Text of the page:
April 1979: Ramones Release IT'S ALIVE

Monday, April 1, 2024

By the end of 1977, New York pioneers Ramones had blazed a singular trail through the world of rock 'n' roll that all but single-handedly birthed the punk scene in America. Over the course of three studio albums released in rapid succession--Ramones (1976), Leave Home (1977), and Rocket to Russia (1977)--the band created a new musical language that broke down song structure down to its barest essentials, slammed it together at breakneck speed, and set it off with a "1-2-3-4!" that launched almost every tune.

While Ramones' albums had done much to kick off the punk movement in the rock underground, the band's first two albums didn't have nearly the same success in the mainstream. It was the group's third LP, Rocket to Russia, that found Ramones seeing a flash of mainstream chart achievement as it climbed to #49 on the Billboard 200.

Rocket to Russia was also the first Ramones album to feature singles that impacted the Hot 100: lead single "Sheena is a Punk Rocker" rolled to #81, while the follow-up "Rockaway Beach" clawed its way to #66, making it the highest-charting US single in the band's career.

With Ramones on the road in the UK supporting Rocket to Russia, the time was ripe for the gang to record their very first live album: It's Alive, titled after the 1974 horror movie of the same name. The group recorded four shows on the tour, but it was the wild and raucous 1977 New Year's Eve gig at the Rainbow Theatre in London that was used to create the live record.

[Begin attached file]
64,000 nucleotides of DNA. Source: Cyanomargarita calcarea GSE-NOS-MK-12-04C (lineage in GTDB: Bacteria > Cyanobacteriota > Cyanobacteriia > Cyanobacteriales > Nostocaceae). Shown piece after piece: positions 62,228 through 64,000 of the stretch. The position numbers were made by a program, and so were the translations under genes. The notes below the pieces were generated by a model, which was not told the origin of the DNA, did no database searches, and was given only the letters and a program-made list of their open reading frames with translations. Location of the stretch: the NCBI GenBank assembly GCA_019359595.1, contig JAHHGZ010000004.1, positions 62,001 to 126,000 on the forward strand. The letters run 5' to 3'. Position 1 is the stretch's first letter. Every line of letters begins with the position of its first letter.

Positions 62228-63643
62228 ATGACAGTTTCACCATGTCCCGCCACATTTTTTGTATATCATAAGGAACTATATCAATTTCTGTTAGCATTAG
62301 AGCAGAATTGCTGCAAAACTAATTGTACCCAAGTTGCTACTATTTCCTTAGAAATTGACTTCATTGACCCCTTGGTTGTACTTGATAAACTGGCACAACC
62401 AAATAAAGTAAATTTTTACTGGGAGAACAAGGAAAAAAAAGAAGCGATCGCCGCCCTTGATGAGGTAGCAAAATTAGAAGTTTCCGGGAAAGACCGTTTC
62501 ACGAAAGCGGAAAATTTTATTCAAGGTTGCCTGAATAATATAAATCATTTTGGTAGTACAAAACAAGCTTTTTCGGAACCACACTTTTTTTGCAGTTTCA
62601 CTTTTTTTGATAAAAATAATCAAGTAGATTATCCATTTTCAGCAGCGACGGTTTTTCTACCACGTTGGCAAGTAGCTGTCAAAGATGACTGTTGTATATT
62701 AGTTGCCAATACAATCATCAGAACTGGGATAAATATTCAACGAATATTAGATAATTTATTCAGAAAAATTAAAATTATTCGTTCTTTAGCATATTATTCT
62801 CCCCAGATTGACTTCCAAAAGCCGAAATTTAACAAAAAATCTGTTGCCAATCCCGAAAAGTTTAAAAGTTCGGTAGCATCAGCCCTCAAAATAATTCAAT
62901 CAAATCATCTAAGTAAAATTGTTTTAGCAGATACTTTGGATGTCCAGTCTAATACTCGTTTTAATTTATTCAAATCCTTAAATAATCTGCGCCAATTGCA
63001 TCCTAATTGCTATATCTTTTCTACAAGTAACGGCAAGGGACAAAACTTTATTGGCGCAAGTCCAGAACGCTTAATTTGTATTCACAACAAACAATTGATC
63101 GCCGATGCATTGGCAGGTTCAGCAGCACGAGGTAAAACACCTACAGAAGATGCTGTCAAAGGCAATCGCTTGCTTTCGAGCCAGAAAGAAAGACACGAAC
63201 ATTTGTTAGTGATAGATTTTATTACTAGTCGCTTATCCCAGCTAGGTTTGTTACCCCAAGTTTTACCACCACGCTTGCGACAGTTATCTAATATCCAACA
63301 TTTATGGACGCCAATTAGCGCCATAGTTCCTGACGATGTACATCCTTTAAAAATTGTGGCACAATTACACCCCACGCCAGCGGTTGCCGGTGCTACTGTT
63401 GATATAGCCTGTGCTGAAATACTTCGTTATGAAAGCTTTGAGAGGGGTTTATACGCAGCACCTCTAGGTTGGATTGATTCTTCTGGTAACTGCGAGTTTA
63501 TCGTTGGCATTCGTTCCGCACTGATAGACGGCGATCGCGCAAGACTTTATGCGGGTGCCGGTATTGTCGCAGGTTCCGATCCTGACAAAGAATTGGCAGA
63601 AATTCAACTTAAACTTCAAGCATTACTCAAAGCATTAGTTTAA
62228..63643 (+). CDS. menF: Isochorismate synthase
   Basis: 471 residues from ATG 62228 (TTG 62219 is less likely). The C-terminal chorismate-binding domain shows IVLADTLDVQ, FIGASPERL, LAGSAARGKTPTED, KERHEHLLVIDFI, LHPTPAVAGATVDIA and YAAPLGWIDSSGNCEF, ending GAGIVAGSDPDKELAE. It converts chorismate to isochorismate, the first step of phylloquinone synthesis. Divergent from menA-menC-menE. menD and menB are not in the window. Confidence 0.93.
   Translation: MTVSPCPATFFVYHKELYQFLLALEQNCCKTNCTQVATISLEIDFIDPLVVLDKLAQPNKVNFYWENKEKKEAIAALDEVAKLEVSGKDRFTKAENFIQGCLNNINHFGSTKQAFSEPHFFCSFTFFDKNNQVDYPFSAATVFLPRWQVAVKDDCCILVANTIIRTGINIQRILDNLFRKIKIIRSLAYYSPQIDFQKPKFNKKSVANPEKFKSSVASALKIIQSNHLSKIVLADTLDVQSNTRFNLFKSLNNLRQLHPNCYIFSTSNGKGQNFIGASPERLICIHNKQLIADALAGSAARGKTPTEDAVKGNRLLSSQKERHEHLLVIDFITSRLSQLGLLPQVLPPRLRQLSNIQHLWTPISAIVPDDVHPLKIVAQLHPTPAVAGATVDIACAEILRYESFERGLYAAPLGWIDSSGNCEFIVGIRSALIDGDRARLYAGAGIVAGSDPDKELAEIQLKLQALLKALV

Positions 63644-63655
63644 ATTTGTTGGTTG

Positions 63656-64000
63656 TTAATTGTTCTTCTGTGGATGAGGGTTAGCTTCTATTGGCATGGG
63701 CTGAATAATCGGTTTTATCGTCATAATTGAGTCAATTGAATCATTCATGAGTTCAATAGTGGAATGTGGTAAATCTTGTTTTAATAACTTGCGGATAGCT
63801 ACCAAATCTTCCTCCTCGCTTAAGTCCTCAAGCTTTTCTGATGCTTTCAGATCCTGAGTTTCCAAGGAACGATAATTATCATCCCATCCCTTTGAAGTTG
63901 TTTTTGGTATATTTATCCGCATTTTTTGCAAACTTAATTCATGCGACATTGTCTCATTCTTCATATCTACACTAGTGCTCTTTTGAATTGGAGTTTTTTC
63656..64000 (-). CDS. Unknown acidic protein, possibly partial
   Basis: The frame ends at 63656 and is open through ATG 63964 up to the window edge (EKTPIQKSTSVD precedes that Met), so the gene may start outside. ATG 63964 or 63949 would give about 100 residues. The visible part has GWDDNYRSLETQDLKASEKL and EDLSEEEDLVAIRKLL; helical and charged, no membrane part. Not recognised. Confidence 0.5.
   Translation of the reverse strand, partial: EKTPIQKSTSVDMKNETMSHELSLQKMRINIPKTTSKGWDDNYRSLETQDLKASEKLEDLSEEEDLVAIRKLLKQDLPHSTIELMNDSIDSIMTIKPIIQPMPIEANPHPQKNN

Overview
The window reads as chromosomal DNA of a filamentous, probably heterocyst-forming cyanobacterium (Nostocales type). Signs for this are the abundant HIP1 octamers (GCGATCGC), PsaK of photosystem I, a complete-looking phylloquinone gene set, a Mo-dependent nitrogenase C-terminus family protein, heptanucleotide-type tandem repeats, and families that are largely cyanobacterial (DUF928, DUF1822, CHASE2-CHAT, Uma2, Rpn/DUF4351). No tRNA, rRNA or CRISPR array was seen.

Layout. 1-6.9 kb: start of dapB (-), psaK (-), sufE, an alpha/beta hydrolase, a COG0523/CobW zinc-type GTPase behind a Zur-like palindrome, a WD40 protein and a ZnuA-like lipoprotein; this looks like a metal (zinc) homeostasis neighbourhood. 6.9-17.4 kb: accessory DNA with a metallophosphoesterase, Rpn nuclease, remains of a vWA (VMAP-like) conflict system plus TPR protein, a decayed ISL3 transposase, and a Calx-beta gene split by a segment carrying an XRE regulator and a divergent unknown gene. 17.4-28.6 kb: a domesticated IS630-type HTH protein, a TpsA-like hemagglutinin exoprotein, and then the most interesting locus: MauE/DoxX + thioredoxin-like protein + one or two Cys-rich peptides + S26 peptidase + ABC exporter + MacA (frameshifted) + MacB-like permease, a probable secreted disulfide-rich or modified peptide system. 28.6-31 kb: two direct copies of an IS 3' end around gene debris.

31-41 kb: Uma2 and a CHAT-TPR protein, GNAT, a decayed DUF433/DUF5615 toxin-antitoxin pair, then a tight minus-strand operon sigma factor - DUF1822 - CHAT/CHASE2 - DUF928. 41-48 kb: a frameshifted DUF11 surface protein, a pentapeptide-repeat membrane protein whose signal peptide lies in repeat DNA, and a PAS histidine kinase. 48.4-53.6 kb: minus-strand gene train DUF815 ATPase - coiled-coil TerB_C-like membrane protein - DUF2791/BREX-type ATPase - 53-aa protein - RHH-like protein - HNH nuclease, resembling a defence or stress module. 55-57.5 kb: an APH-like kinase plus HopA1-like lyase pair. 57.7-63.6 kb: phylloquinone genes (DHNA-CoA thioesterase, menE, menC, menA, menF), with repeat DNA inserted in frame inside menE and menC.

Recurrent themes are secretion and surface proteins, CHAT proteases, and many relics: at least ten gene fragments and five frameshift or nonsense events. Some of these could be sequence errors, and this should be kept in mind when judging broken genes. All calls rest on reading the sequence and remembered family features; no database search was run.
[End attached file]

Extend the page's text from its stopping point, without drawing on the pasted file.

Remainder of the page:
"Since it was New Year's Eve, our management brought in some balloons and gave everybody these 'Gabba gabba hey' signs to wave around," recalled drummer Tommy Ramone to Classic Rock magazine about the show. "It was very celebratory. Johnny Thunders was there, and Sid Vicious with his new girlfriend, Nancy Spungen. Elton John was there, dressed up like Marlon Brando in The Wild One. We'd honed our craft really sharp by then. The Ramones' sound was basically the essence of rock 'n' roll. That's what we were going for."

“That was one of the best shows they ever played," raved the band's long-time road manager, Monte A. Melnick, to Billboard in 2019. "Everything went well; they sounded great, and they were together, and the venue was terrific, and the crowd was great. It also sticks out in my memory because the crowd destroyed the first ten rows of the theater there, which was amazing at the time. Everybody was freaking out — they didn’t expect the mosh pit in a seated theater. It was basically a hundred percent show, in my mind.”

Capturing the band at its energetic and some say creative peak, It's Alive finds Ramones roar through the New Year's Eve set at a whiplash pace, with each tightly wound tune crashing directly into the next one without catching a breath. Twenty-eight songs fly by in well less than an hour (just under 54 minutes, to be exact). Opening with "Rockaway Beach," "Teenage Lobotomy" and "Blitzkrieg Bop" in the blink of an eye, Johnny Ramones signature down-strokes only guitar attack leads the band's incendiary punk rock attack.

“Their studio records were great,” remembered Ramones producer Ed Stasium, who looked over six of the band's LPs, including Rocket to Russia and Leave Home, “but there was nothing like a live Ramones show. England was a perfect place to do it, because the British audiences loved them and the Ramones loved to play there.”